METHODS:

    508 horseback riders (63.2 % females; 36.8 % males) competing in either dressage, showjumping or vaulting were interviewed using a questionnaire. Apart from biometric data, the intensity with which riding was performed and the localisation and intensity (VAS) of back pain was assessed. Furthermore, in the case of existing back pain, riders were asked whether different riding disciplines and paces changed the intensity of pain.

    RESULTS:

    300 dressage riders (59.1 %), 188 showjumpers (37.0 %) and 20 vaulters (3.9 %) with an average age of 33.5 Jahre (12 - 77 years) were questioned. The incidence of back pain was 72.5 %. A significant correlation between back pain and riding discipline respectively gender or riding level could not be found. Discrepancies in VAS-score for dressage riders (3.95 +/- 0.13), show jumpers (4.10 +/- 0.16) and vaulters (3.76 +/- 0.5) were marginal and not significant (p > 0.05). Overall 58.7 % resp. 15.2 % reported to have pain in the lumbar i.e cervical spine. Despite the fact that a large fraction of dressage riders claimed to have problems in these spine areas with 57.7 % resp. 68.8 %, this finding was not significant compared to the other riding disciplines. While 61.6 % of dressage riders reported an improvement of their back pain when riding, this was only the case in 40.9 % of show jumpers.

    CONCLUSION:

    Compared to the general population, a high incidence of back pain is found among riders. A significant correlation between the intensity of riding or the riding discipline and frequency or severity of back pain could not be found. For riders with pre-existent back pain the pace "walk" seems to have a positive influence on pain intensity.


    PMID: 17385102 [PubMed - indexed for MEDLINE


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  15. #15
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    Jan. 5, 2013
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    I had two back surgeries 4/5 years ago. Microdiskectomy at L5/S1 - twice. Apparently I did not learn my lesson the first time... I did two years of pilates after the surgery for my core stability at the request of my neurosurgeon. I returned to riding in August of last year, low fences/hunter and just started dressage with my 7 year old mare. I am not a competitor and not in aggressive training. Just local shows, trail, clinics... but I am at the barn every day.

    I rode every day for 10 years between 11 & 21, owned horses & went to college. A pretty typical re-rider story.

    There are three things that take away my pain: pilates, walking and riding.

    I specifically bought my horse as she has some of the softest gates ever. I rarely sit the trot so we will see what happens as I progress with dressage. I have been very, very careful and have learned that posting does nothing to hurt me - in fact, I think it opens up my hips which has reduced the residual pain. Sometimes in two point I get low back spasms so, I have had to be careful there - more pilates for my core is helping.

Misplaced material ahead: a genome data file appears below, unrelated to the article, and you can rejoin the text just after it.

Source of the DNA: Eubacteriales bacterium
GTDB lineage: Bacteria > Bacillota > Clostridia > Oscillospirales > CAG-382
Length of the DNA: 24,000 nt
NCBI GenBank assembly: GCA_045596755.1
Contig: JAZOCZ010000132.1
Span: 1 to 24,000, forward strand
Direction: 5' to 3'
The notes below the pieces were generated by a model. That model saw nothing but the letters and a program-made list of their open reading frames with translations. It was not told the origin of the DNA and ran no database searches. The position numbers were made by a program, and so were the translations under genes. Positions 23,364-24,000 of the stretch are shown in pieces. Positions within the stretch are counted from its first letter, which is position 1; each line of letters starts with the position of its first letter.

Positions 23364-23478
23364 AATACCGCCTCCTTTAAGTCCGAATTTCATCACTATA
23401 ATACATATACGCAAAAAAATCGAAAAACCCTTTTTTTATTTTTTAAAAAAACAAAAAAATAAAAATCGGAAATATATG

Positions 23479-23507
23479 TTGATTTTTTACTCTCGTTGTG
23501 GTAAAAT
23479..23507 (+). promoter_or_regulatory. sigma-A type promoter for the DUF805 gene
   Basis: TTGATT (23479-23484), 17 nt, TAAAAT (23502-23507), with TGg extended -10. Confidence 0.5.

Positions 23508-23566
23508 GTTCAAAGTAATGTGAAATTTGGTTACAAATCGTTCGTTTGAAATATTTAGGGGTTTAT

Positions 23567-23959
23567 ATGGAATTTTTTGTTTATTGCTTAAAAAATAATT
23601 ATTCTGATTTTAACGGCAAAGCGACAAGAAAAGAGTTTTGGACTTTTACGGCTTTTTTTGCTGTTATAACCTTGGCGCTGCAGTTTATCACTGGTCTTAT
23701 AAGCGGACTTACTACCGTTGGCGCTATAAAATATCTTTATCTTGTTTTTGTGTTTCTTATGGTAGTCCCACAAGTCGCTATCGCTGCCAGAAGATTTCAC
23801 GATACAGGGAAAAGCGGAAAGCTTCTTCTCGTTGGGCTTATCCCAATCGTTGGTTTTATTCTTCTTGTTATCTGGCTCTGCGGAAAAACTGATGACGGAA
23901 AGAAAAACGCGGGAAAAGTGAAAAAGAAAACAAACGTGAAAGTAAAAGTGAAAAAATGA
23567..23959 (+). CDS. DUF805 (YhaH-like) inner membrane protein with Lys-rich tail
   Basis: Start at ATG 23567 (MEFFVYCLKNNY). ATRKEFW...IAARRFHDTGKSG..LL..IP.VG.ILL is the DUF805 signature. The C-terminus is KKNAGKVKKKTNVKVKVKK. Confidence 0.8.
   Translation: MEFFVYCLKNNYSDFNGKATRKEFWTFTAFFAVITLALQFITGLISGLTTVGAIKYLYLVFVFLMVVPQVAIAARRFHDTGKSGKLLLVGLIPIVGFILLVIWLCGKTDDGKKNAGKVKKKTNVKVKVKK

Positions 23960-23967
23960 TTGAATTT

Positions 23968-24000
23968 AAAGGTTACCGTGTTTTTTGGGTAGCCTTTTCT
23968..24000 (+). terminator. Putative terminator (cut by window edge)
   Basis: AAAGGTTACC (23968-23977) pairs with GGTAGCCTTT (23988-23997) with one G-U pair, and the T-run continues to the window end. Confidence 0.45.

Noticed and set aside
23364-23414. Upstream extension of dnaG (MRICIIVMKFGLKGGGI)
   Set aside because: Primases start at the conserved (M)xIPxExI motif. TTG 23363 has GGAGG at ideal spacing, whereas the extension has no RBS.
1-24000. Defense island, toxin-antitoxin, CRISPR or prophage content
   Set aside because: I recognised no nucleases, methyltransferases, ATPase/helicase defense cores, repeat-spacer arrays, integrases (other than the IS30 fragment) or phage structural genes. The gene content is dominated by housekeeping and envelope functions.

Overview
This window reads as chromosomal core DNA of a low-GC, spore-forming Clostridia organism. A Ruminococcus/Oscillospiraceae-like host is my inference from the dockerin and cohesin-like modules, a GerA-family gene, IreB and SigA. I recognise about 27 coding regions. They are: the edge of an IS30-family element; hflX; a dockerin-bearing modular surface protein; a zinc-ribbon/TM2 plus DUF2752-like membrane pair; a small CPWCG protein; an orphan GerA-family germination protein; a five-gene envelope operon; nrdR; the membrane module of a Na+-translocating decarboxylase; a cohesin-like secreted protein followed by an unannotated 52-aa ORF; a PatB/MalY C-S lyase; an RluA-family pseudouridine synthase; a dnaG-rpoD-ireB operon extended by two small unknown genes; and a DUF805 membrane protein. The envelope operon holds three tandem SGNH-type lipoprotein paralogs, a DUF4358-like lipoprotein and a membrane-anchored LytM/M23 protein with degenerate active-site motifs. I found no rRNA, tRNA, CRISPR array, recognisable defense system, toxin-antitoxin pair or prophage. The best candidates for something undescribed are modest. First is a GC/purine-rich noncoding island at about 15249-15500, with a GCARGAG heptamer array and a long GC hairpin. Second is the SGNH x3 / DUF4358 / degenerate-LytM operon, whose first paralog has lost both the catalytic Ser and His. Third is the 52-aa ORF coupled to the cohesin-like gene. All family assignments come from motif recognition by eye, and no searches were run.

Thanks @Wendy for posting the studies. They are fascinating.

    OP, maybe find an ortho doc who works with riders. I was lucky that my neuro guy works on a ton of athletes and his goal was to get me going with sports again... after I spent my year or two doing pilates for my core. I practice my breathing and a modified roll up when riding to release my spine and do a lot of conscious work at the walk to loosen my hips and lower spine.

    I won't tell you there are not days my girl gets lunged because its better to sit out a night, but I really think my riding is helping my back and not hurting.

    Good luck!!!!!


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  16. #16
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    Search TheHorse.com. I recall seeing a few blurbs on the effect of the impact between posting and sitting trot.



  17. #17
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    I have horrible back pain with a long history of bulging and herniated discs in the lumbar region. Actually have an appointment in 2 weeks to see about fixing it once and for all.

    Posting I can do all day long. 2 minutes of sit trot and I want to curl up in a fetal position and DIE.



  18. #18
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    Aug. 21, 2007
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    Whenever anyone suggests that my back must hurt because of all the "bouncing" in the saddle I just look at them and in a very obnoxious voice say, "excuse me, but I don't bounce." And for the record, as someone who has had back surgery, the only time my back does not hurt is when I am riding on a regular basis.


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  19. #19
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    I actually had someone take short videos of me trotting and cantering and showed them to my physical therapist.

    He was able to see what my back was doing at each gait and work with me based on that.


    1 members found this post helpful.

  20. #20
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    Quote Originally Posted by Plainandtall View Post
    Why don't you put some bubble wrap on your butt and prove it doesn't pop? (aside: I'd love to watch this experiment just in case my hypothesis is wrong)
    My DD (she's 5) had a gas attack on her pony. It sounded like bubble wrap....
    Come to the dark side, we have cookies